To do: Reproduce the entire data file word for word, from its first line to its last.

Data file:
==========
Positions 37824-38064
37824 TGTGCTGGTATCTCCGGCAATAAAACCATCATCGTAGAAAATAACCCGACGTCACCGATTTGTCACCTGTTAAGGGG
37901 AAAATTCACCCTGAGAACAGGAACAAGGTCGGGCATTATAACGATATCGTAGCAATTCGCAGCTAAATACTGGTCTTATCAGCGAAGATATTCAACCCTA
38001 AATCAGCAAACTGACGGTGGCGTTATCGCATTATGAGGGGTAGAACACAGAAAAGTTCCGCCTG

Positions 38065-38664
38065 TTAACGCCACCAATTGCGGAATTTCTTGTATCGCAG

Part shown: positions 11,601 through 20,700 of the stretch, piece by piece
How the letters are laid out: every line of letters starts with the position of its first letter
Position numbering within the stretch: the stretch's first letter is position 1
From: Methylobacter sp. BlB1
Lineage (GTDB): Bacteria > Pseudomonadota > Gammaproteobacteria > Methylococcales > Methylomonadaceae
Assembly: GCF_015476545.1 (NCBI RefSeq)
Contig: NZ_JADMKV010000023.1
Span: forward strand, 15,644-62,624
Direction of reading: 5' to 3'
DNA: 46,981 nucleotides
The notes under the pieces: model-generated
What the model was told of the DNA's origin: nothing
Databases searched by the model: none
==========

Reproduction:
Positions 37824-38064
37824 TGTGCTGGTATCTCCGGCAATAAAACCATCATCGTAGAAAATAACCCGACGTCACCGATTTGTCACCTGTTAAGGGG
37901 AAAATTCACCCTGAGAACAGGAACAAGGTCGGGCATTATAACGATATCGTAGCAATTCGCAGCTAAATACTGGTCTTATCAGCGAAGATATTCAACCCTA
38001 AATCAGCAAACTGACGGTGGCGTTATCGCATTATGAGGGGTAGAACACAGAAAAGTTCCGCCTG

Positions 38065-38664
38065 TTAACGCCACCAATTGCGGAATTTCTTGTATCGCAG

Part shown: positions 11,601 through 20,700 of the stretch, piece by piece
How the letters are laid out: every line of letters starts with the position of its first letter
Position numbering within the stretch: the stretch's first letter is position 1
From: Methylobacter sp. BlB1
Lineage (GTDB): Bacteria > Pseudomonadota > Gammaproteobacteria > Methylococcales > Methylomonadaceae
Assembly: GCF_015476545.1 (NCBI RefSeq)
Contig: NZ_JADMKV010000023.1
Span: forward strand, 15,644-62,624
Direction of reading: 5' to 3'
DNA: 46,981 nucleotides
The notes under the pieces: model-generated
What the model was told of the DNA's origin: nothing
Databases searched by the model: none